Golden Opportunity: Remarkable Careers That Began At McDonald's
In Golden Opportunity: Remarkable Careers That Began At McDonald’s, author Cody Teets recounts some of the more notable stories of the 20 million Americans who began their careers working at McDonald’s--including Jay Leno, Amazon.com founder Jeff Bezos, actress Andie MacDowell, and Andrew Card, former White House chief of staff. Click through to see the lasting lessons they learned about building a career during their years flipping burgers and slapping together McDLTs.
Andrew Card, former White House chief of staff, hired 1967
"I remember thinking that McDonald’s was unique as a great equalizer. Wealthy and poor, black and white all came to McDonald’s and stood in the same lines and sat at the same booths. The fact that the restaurant was integrated was somewhat novel for South Carolinians at the time. For me, coming from New England, the fact that it was novel was a shock."
Jeff Bezos, Amazon.com founder, hired 1980
"The most challenging thing was keeping everything going at the right pace during a rush. One of the great gifts I got from that job is that I learned to crack eggs with one hand. My favorite shift was Saturday morning. The first thing I would do is get a big bowl and crack three hundred eggs into it."
Jay Leno, comedian, hired 1966
"One of my favorite stories about McDonald’s has to do with a sack of potatoes and a pair of underpants. In those days, the French fries had to be made from scratch. We had to cut what seemed like a ton of potatoes every day. I had these massive forearms from cutting those potatoes. One day, I went into the store room to get a fresh sack. Tom Curtin, the owner/operator, was with me and there, on top of the sack of potatoes, was a pair of underpants. Sometimes crew members changed into their uniforms at work and somebody had apparently forgotten their underpants. I expected Tom to tell me to throw out the top layer of potatoes and wash the rest. Instead he said, simply, “Get rid of all those potatoes.” So the standards for quality were quite high. It was one of those life lessons I never forgot."
Andie MacDowell, actress, hired 1974
"Coming from my background, it was a big deal to be able to buy my own clothes. I’m a very independent person and working at McDonald’s was my independence. I loved the freedom of not having to ask anybody for money, of being able to take care of myself. It was a crucial lesson for me to discover how highly I valued my independence."
Jerry W. Hairston, Jr., L.A. Dodgers second baseman, hired 1991
"I was exposed to an incredibly diverse group of people of different ages and backgrounds. In sports and in school, everyone was around the same age and came from a similar upbringing. I remember noticing that everybody on crew was equally industrious, no matter what their background. I gained their respect and trust by sharing their work ethic and the goal of serving customers."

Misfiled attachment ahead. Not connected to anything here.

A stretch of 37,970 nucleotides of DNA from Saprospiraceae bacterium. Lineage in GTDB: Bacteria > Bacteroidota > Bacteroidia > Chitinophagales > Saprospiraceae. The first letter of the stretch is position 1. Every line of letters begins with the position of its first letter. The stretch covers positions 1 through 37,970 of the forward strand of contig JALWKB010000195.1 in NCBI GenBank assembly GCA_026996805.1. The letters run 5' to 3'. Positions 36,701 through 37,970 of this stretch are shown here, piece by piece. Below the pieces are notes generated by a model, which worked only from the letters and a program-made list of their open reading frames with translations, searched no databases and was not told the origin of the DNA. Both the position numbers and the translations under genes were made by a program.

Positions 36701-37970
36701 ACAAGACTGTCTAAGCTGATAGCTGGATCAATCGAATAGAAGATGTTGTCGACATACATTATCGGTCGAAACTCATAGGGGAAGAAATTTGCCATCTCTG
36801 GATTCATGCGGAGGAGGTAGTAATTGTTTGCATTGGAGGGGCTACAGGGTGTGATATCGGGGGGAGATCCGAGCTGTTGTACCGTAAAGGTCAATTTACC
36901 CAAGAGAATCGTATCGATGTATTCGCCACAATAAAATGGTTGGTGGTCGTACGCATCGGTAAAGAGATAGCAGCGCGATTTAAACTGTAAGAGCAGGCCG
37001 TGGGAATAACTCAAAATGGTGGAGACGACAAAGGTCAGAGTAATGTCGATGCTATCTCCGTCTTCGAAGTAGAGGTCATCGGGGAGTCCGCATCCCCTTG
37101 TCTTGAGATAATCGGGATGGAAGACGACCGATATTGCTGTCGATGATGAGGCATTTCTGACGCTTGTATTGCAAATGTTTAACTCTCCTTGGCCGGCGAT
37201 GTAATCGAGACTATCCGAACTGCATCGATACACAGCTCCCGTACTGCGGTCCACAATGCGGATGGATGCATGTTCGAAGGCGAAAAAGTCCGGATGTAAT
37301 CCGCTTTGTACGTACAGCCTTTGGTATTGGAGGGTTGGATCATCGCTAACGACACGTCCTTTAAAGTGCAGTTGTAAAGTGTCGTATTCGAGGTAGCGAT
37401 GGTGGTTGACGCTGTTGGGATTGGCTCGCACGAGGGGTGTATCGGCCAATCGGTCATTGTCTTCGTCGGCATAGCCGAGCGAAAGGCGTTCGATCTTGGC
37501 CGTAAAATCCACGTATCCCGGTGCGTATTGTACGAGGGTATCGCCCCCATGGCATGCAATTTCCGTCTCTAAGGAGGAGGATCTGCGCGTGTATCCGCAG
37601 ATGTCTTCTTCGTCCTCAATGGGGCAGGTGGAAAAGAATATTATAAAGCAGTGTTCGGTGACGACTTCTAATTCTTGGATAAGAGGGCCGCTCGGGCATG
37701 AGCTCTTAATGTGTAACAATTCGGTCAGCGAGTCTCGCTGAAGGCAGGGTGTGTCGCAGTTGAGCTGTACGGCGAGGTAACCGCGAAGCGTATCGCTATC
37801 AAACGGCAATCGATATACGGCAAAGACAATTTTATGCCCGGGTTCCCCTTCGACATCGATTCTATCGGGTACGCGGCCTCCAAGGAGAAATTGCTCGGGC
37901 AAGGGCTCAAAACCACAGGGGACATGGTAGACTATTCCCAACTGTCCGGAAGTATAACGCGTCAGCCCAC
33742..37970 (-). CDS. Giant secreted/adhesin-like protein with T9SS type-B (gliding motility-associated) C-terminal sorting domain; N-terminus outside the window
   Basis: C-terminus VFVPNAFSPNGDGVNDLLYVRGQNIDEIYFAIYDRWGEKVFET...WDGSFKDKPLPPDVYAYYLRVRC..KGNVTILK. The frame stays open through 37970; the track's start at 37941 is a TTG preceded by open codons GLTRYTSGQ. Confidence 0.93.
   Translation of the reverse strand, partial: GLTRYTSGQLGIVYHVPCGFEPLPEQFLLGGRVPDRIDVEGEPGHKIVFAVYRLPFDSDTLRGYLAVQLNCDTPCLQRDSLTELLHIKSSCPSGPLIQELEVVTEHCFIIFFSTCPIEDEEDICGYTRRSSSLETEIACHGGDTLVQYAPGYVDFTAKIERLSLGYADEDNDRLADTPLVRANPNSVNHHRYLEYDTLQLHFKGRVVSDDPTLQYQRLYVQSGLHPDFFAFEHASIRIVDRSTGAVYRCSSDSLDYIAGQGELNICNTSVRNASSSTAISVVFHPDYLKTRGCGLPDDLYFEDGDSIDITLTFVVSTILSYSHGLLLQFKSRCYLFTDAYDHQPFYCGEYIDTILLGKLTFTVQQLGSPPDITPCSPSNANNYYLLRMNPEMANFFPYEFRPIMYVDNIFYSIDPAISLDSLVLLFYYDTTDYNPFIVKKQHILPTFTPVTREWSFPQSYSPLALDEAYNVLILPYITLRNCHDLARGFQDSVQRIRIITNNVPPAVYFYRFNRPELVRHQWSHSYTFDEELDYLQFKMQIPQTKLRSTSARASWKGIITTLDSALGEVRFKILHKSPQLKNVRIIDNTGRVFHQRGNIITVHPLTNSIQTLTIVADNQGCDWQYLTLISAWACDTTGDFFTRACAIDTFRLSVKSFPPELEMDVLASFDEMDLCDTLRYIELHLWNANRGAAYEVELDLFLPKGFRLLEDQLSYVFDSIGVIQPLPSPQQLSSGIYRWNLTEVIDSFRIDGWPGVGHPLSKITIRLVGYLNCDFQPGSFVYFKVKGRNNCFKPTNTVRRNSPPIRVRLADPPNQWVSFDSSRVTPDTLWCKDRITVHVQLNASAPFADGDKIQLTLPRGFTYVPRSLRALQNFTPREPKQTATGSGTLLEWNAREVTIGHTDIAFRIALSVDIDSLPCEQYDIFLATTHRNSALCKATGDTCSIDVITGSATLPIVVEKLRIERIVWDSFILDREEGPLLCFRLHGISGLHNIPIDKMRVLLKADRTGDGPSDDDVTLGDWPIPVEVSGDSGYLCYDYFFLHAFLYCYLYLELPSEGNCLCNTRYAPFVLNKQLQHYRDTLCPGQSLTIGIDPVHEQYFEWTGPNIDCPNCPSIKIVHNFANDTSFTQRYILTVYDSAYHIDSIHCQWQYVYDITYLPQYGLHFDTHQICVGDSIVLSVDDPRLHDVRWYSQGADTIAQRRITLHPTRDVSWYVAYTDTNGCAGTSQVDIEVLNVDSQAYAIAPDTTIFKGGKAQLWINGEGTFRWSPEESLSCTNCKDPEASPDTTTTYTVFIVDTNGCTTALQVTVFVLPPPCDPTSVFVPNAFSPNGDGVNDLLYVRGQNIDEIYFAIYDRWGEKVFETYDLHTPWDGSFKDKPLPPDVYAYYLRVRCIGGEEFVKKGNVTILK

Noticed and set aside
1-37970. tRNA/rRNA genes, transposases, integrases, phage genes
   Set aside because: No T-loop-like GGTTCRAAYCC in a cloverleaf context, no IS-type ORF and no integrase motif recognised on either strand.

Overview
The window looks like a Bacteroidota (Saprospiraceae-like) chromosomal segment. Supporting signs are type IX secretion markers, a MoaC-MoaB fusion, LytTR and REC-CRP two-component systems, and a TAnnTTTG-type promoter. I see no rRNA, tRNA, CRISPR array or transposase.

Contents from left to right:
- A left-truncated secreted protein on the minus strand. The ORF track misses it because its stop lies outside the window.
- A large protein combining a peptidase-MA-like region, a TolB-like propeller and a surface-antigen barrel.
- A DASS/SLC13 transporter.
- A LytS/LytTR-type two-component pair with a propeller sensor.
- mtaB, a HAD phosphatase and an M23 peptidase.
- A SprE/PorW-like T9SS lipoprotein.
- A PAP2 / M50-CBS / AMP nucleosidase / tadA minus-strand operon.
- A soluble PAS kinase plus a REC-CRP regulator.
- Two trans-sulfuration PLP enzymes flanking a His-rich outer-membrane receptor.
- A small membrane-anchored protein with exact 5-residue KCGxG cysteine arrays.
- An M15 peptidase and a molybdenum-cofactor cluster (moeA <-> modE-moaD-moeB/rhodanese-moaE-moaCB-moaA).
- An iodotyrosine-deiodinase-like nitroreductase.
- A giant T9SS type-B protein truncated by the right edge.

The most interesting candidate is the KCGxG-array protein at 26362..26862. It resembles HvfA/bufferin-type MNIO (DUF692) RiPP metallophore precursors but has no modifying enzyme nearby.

Janice Fields, president of McDonald's USA, hired 1978
"I had a knack for reading faces and could tell if someone was happy or ready to complain. A person who had waited too long to be served and was wearing a frown inspired me to try to turn it into a smile. It felt great to be helping others, especially parents with kids. I had my own child so I could relate."
Henry "Hank" Thomas, Freedom Rider, McDonald’s franchise owner, hired 1966
"Two white men owned that restaurant, but the manager was black. That fascinated me, coming out of the culture of the South where black folks weren’t in charge of anything, let alone a business owned by white people. I asked the manager, “How in the world could I get to be a manager?” He took the time to talk to me and showed me as much as I wanted to learn. I recognized what a good business it was and even though it seemed like an impossibility at the time, the idea of owning one intrigued me."
Leroy Chiao, astronaut, hired 1976
"It was hard work, and I was busy the whole time. I couldn’t just stand around. I was impressed by how they had optimized the operations, and this was something I appreciated later as an engineer. Everything arrived on time. The buns came out and were dressed, the meat was pulled off the grill, the cheese was put on it, the top layer of buns went on, and they all went up to the front to be boxed. The whole operation was very efficient. There was a lot of pressure not to mess up your part, because that would slow down the machine."
Carla Harris, managing director, Morgan Stanley, hired 1978
"I had to sell my father. He agreed to let me apply on one condition: “If you have one grade, just one, that goes down, you’re done with the job.” Getting my first paycheck made me even more determined to keep my job, so I made sure to keep my grades up. I worked from 1978 through the summer of 1980, when I went off to college at Harvard, and worked there again the summer after my freshman year."
Marine Lt. Col. Michael Grice, hired 1983
"McDonald’s was a meritocracy. You were recognized by the skills you had acquired, not by whose kid you were or who your friends were. Their best employees got the best raises. There was a sense of pride and accomplishment to be able to say, 'Yeah, I can do that.'"

Golden Opportunity: 10 Famous People Who Started Their Careers At McDonald's (And Loved It)

If you think a McJob is a dead end, better think again.

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